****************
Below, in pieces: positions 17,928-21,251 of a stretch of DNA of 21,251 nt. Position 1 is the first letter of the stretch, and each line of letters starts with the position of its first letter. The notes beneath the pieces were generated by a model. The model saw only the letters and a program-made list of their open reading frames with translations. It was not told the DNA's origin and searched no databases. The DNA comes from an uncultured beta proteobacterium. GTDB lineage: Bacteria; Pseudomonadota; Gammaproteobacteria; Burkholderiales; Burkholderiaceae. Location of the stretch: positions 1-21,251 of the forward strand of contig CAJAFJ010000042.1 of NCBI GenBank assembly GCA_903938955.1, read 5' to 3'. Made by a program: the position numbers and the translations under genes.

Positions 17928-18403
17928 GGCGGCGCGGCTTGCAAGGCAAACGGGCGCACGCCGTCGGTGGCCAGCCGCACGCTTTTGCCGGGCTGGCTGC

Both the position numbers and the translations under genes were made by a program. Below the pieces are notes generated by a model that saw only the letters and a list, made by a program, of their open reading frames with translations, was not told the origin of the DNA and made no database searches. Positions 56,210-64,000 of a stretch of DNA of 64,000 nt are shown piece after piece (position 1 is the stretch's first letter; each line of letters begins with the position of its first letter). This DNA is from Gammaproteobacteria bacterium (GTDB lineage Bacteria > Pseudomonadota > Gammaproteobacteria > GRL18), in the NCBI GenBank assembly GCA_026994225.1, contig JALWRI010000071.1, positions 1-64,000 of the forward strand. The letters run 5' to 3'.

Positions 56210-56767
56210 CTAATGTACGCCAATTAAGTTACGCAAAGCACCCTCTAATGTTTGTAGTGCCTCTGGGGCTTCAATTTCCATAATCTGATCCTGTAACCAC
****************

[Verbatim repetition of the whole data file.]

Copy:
Below, in pieces: positions 17,928-21,251 of a stretch of DNA of 21,251 nt. Position 1 is the first letter of the stretch, and each line of letters starts with the position of its first letter. The notes beneath the pieces were generated by a model. The model saw only the letters and a program-made list of their open reading frames with translations. It was not told the DNA's origin and searched no databases. The DNA comes from an uncultured beta proteobacterium. GTDB lineage: Bacteria; Pseudomonadota; Gammaproteobacteria; Burkholderiales; Burkholderiaceae. Location of the stretch: positions 1-21,251 of the forward strand of contig CAJAFJ010000042.1 of NCBI GenBank assembly GCA_903938955.1, read 5' to 3'. Made by a program: the position numbers and the translations under genes.

Positions 17928-18403
17928 GGCGGCGCGGCTTGCAAGGCAAACGGGCGCACGCCGTCGGTGGCCAGCCGCACGCTTTTGCCGGGCTGGCTGC

Both the position numbers and the translations under genes were made by a program. Below the pieces are notes generated by a model that saw only the letters and a list, made by a program, of their open reading frames with translations, was not told the origin of the DNA and made no database searches. Positions 56,210-64,000 of a stretch of DNA of 64,000 nt are shown piece after piece (position 1 is the stretch's first letter; each line of letters begins with the position of its first letter). This DNA is from Gammaproteobacteria bacterium (GTDB lineage Bacteria > Pseudomonadota > Gammaproteobacteria > GRL18), in the NCBI GenBank assembly GCA_026994225.1, contig JALWRI010000071.1, positions 1-64,000 of the forward strand. The letters run 5' to 3'.

Positions 56210-56767
56210 CTAATGTACGCCAATTAAGTTACGCAAAGCACCCTCTAATGTTTGTAGTGCCTCTGGGGCTTCAATTTCCATAATCTGATCCTGTAACCAC